Dear Spinning Circle,
Live Stream: Saturday, February 27th @ 8:30am PST
Direct YouTube link here.
Thank you for being here today, especially those who were able to make it to the Live Stream. I appreciate your time spent here in this place with me. You are most welcome. I hope you feel most welcome because you are welcome here.
Enjoy the show!
Live Chat Assistance here.
There is a lot going on in our community! It’s a lot to cover and remind you of each week. Have a look here for more info!!
If you are curious about what happens in our community, please click the links below, reach out to me: rachel @ welfordpurls (dot) com, or reach out on Instagram/Ravelry/Slack (if you are a Patreon member, @welfordpurls_admin).
On & Off the Bobbins
Longway Homestead Finn – Kromski Minstrel; long draw
On & Off the Needles
In Progress – Knitting
Shifty by Andrea Mowry
For February, tell us about your GARMENT FITTING ISSUES — share in the episode thread here or comment below here on YouTube!
Breed & Colour Studies – Shetland
Shauna (@shaunastitches) shares via Slack: I’ve finished 3 out of 9 braids of Shetland I got for our breed and color study. I’m spinning the last of the braids I dyed now. It’s dark brown and I don’t think the color is going to show at all, but I’m giving it a shot. I can see just a hint in the braid. The other five I have are all natural colors (white, grey, moorit, dark brown, and one mix of white and moorit). This is the first time I’ve ever spun multiple braids to attempt for consistency. I made a sample card, or control card and it seems to be helping as I can check often to make sure I’m in the right zone for consistency. Each one is more thick and thin than I would like, but I’m spinning much thicker than I normally do. These are coming out as a 2-ply sport to dk but I’m hoping to knit them up into a sport gauge for the Stripes! pullover by Andrea Mowry.
Liz (@kingdom fleece and fiberworks) shares via Slack: I got my breed and color study today! I went straight to the pin drafter 1 and 2 went through once. The 3rd went through twice!
Martha (@marthamew) shares via Slack: End to the spinning segment of part 1 of my Shetland study. I found that I’m really pretty terrible and pulling off equal amounts of fibre as you can see, the skeins are very different in yardage. I also surprised myself and find I like the white skein the most, it feels bright and cheerful, and although the rich tones in the moorit and grey are awesome, I find the colours I chose work best (for me) with the white. The mixed 3ply has grown on me a lot too! They’re all somewhere between 13-15 wpi, which I think is fingering/sport? They weigh 46g (white), 56g (mix), 61g (grey) and 69g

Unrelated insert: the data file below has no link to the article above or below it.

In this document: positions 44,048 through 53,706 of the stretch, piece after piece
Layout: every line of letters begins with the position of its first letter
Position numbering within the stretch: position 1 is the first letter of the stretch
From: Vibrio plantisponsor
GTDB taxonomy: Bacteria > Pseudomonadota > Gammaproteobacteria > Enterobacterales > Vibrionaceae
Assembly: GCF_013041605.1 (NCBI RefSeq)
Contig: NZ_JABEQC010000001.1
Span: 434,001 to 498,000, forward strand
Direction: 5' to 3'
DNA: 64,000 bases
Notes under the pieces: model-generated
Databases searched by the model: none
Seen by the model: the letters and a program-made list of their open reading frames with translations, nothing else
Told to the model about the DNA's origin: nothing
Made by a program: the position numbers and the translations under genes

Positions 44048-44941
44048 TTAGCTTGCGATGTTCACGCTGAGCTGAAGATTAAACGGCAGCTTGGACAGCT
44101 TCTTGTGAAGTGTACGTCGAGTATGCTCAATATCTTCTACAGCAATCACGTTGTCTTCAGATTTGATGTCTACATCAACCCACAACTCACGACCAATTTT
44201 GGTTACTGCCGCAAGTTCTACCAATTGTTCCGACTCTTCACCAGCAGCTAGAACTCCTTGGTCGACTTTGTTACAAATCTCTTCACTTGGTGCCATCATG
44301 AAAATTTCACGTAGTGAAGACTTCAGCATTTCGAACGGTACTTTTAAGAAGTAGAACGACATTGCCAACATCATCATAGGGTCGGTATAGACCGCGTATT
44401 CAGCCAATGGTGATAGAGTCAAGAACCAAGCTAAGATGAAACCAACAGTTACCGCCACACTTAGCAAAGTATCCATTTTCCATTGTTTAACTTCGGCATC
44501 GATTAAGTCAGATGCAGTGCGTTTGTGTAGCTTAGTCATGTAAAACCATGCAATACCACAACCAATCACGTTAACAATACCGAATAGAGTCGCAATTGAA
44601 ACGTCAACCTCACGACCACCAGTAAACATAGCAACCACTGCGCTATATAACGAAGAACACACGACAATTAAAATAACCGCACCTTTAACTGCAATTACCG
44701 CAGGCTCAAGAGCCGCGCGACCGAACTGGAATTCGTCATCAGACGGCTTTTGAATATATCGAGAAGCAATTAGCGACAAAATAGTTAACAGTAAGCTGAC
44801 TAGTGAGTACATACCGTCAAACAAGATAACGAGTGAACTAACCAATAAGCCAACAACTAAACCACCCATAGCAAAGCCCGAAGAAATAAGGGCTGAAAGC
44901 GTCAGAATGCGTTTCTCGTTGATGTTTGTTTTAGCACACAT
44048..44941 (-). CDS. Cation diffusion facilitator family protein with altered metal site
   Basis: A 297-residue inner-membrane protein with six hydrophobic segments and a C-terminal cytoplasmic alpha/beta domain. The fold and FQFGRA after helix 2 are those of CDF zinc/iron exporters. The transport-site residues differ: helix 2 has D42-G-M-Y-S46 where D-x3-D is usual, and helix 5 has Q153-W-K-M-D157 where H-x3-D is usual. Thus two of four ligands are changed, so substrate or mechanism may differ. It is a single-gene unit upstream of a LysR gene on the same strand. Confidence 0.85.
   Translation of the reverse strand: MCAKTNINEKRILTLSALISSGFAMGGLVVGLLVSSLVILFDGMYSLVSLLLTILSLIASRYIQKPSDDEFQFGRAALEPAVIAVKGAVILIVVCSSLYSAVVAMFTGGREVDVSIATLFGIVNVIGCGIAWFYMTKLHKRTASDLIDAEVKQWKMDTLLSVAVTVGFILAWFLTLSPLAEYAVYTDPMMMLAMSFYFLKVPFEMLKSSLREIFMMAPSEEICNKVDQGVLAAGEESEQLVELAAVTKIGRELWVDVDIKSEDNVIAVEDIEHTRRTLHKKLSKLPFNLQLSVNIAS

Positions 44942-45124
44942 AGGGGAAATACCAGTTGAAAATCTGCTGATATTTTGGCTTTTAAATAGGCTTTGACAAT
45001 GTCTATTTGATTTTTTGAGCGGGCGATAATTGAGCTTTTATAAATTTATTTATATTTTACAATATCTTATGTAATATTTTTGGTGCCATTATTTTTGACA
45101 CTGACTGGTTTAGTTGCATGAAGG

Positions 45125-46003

51 Yarns – Group B – Long Wool, Tailspinning, Fibre Processed, Double-Coated
Alison (@abigbee) shares on Ravelry: I have completed #3 (Long Wool), #12 (Tailspinning) and #14 (Fiber You Processed) with about 8 ounces of Raw Teeswater Locks I received from Fiber Curio. I am participating in the SE2SE project sponsored by the Livestock Conservancy and Teeswater is listed as critical on the endangered sheep list. I received white (white tipped with silver color toward the butt end), grey and dark grey to black locks. These were very dirty and I soaked them O/N in cold water then did 2 washes/2 rinses. The rinse water ran clean after the second rinse so I was pretty happy although the white locks were stained yellow (I asked the Wool and Spinning FB page and now understand that is common due to exposure/nature smile ) I did 2 things with these locks: (1) I made my first art yarn by lockspinning/tailspinning! I watched YouTube videos and this was a lot of fun to do (although i have a small orifice on my wheel and would want to do this with a bigger one next time)! (2) I took the dark locks and combed them, drafted short forward with a low twist (I didn’t want to turn out with a ropey yarn) and ended up with about 50-60 yards of DK weight (WPI = 11) yarn! The yarn has such a sheen to it, which I understand is a characteristic of Teeswater. I have completed #5-7 of 51 yarns…the Double Coated fiber! I started out with 4oz of raw White Navajo Churro locks and 4ozs of raw Marbled Navajo Churro locks from Cedar Mesa Ranch in CO. I am participating in the #se2se project sponsored by the Livestock Conservancy and processed/spun these for that program also. Navajo Churro is listed as “threatened” on the endangered sheep list. I went into this project with a vision: To use the tog for warp and the thel for weft (along with other yarns) and weave mug rugs :) I spent about a month separating the fiber. The TOG details (the tog is on the right of the picture below containing 3 yarns): I handcombed the tog and spun at a ratio of 5.5-1 with a relatively strong uptake (I didn’t want to turn out with wire instead of yarn so I wanted low twist)! I spun the white tog and marbled tog separately using short forward draw and then plied them together. I ended up with a 2 ply yarn that I believe is perfect for a warp yarn! The THEL details (the 2 taels are on the left of the picture below containing 3 yarns): I bought hand carders and hand carded the thel into rolags (my first time doing that) then spun supported long draw with low twist at a 5.5-1 ratio. I spun and plied the white and marbled thel separately. For the TOG/THEL spin, I bought 4oz of roving from TempeYarn (they sell Navajo Churro Roving containing both the tog and thel together from Woolhalla –aztunis.com) called “Fleece with a Face”. On the band of the roving, it states: “this roving from Navajo Churro ewes named Sister Mary Augusta (black) or Gypsy Rose Lee (brown) at Cunnington Farms, Moab, Utah”. This roving was such a breeze to spin supported long draw! You could see the outer hairs (white) mixed in amongst the brown undercoat…it was grippy so it was nice to draw out evenly! This yarn is not next to the skin soft (scratchy feeling) but would be great in a blanket/weaving/home crafts such as pillows, etc. I loved working with this fiber and can see doing so a lot in my future! Navajo Churro is used a lot in weavings in my area of the US…I live in Santa Fe, NM and the weavings around here are just beautiful!!